Canadian Diabetes Association Clinical Practice Guidelines Expert Committee

Alice Y.Y. Cheng MD, FRCPC

  • Key Messages
  • Recommendations
  • Figures
  • Full Text
  • References

Every 5 years, since 1992, the Clinical & Scientific Section (C&SS) of the Canadian Diabetes Association has published comprehensive, evidence-based recommendations for healthcare professionals to consider in the prevention and management of diabetes in Canada. They have served as a helpful resource and aid for anyone caring for people with diabetes and are recognized, not only in Canada but also internationally, as high-quality, evidence-based clinical practice guidelines (1) . In fact, an analysis by Bennett et al (1) demonstrated that the Canadian Diabetes Association clinical practice guidelines are among the best in the world with respect to quality, rigour and process (1) . For these 2013 Clinical Practice Guidelines for the Prevention and Management of Diabetes in Canada, volunteer members of the Clinical Practice Guidelines Expert Committee assessed the peer reviewed evidence published since 2008 relevant to the prevention and management of diabetes. They then incorporated the evidence into revised diagnostic, prognostic and therapeutic recommendations for the care of Canadians living with diabetes, as well as recommendations for measures to delay the onset of diabetes for populations at high risk of developing type 2 diabetes.

A number of important changes have occurred in the development of the 2013 clinical practice guidelines:

  • Expansion of the Expert Committee to include 120 healthcare professional volunteers from across Canada; Expert Committee members bring expertise from diverse practice settings and include professionals from family medicine, endocrinology, internal medicine, infectious disease, neurology, nephrology, cardiology, urology, psychology, obstetrics, ophthalmology, pediatrics, nursing, dietetics, pharmacy, exercise physiology and others.
  • Inclusion and active participation of people with diabetes on the Expert Committee to ensure that their views and preferences informed the guideline development process and the recommendations.
  • Update and expansion of previous chapters and, in some cases, amalgamation of previous chapters into others to increase utility and relevance.
  • Inclusion of a drug cost appendix for pharmacological therapies as a reference for clinicians.
  • Update and expansion of our Methodology process (e.g. updated literature searches throughout the guideline development process, expansion of the Duality of Interest policy) (see Methods chapter, p. S4).
  • Inclusion of a “Practical Tips” box, where appropriate, to facilitate implementation of the recommendations.
  • Expanded harmonization of recommendations through collaboration with other organizations, including the Canadian Hypertension Education Program (CHEP), the Society of Obstetricians and Gynecologists of Canada (SOGC), the Canadian Cardiovascular Society (CCS) and the Canadian Cardiovascular Harmonization of National Guidelines Endeavour (C-CHANGE).
  • Expanded dissemination and implementation strategy with increased use of technology.

It is hoped that primary care physicians and other healthcare professionals who care for people with diabetes or those at risk of diabetes will continue to find the evidence compiled in these guidelines a vital aid and resource in their efforts. We are confident that, ultimately, if applied properly, these guidelines will lead to improved quality of care, reduced morbidity and mortality from diabetes and its complications, and a better quality of life for people living with this chronic disease.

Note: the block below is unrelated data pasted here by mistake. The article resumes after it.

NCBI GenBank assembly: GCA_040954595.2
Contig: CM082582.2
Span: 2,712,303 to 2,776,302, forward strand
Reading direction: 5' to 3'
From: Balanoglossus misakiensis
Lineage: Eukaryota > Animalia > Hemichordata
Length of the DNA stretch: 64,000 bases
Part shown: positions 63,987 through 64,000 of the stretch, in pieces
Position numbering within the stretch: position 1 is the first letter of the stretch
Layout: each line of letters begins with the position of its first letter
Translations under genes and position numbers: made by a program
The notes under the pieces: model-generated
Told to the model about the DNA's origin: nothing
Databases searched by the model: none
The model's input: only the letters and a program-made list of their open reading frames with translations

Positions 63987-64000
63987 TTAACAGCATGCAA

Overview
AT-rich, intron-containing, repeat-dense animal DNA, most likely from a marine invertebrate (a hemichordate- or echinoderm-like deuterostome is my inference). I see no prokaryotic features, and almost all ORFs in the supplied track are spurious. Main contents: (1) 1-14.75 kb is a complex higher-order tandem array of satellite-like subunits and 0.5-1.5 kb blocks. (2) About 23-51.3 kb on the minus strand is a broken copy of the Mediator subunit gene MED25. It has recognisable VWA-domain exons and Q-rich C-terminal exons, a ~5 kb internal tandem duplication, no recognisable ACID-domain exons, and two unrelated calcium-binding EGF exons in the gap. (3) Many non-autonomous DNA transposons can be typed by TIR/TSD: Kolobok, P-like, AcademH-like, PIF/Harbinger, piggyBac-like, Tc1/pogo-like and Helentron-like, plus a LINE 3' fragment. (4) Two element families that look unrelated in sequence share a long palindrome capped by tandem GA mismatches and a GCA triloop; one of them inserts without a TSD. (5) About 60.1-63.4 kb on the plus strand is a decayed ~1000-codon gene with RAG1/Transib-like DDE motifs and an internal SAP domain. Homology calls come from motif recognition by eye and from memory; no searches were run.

The Challenge of Diabetes

Diabetes mellitus is a serious condition with potentially devastating complications that affects all age groups worldwide. In 1985, an estimated 30 million people around the world were diagnosed with diabetes; in 2000, that figure rose to over 150 million; and, in 2012, the International Diabetes Federation (IDF) estimated that 371 million people had diabetes (2) . That number is projected to rise to 552 million (or 1 in 10 adults) by 2030, which equates to 3 new cases per second (2) . Although the largest increase is expected to be in countries with developing economies, Canada also will be impacted significantly. As of 2009, the estimated prevalence of diabetes in Canada was 6.8% of the population—2.4 million Canadians (3) —a 230% increase compared to prevalence estimates in 1998. By 2019, that number is expected to grow to 3.7 million (3) . Diabetes is the leading cause of blindness, end stage renal disease (ESRD) and nontraumatic amputation in Canadian adults. Cardiovascular disease is the leading cause of death in individuals with diabetes and occurs 2- to 4-fold more often than in people without diabetes. People with diabetes are over 3 times more likely to be hospitalized with cardiovascular disease, 12 times more likely to be hospitalized with ESRD and over 20 times more likely to be hospitalized for a nontraumatic lower limb amputation compared to the general population (3) . Diabetes and its complications increase costs and service pressures on Canada's publicly funded healthcare system. Among adults aged 20 to 49 years, those with diabetes were 2 times more likely to see a family physician and 2 to 3 times more likely to see a specialist (3) . Also, people with diabetes were 3 times more likely to require hospital admission in the preceding year with longer lengths of stay (3) . Therefore, the impact of diabetes is significant not only for individuals but also for their families and for society as a whole.

Delaying the Onset of Type 2 Diabetes